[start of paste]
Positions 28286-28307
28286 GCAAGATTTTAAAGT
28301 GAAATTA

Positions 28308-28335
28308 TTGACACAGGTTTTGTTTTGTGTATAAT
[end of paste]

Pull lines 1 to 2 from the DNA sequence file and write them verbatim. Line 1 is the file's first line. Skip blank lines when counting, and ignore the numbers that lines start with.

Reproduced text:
Positions 28286-28307
28286 GCAAGATTTTAAAGT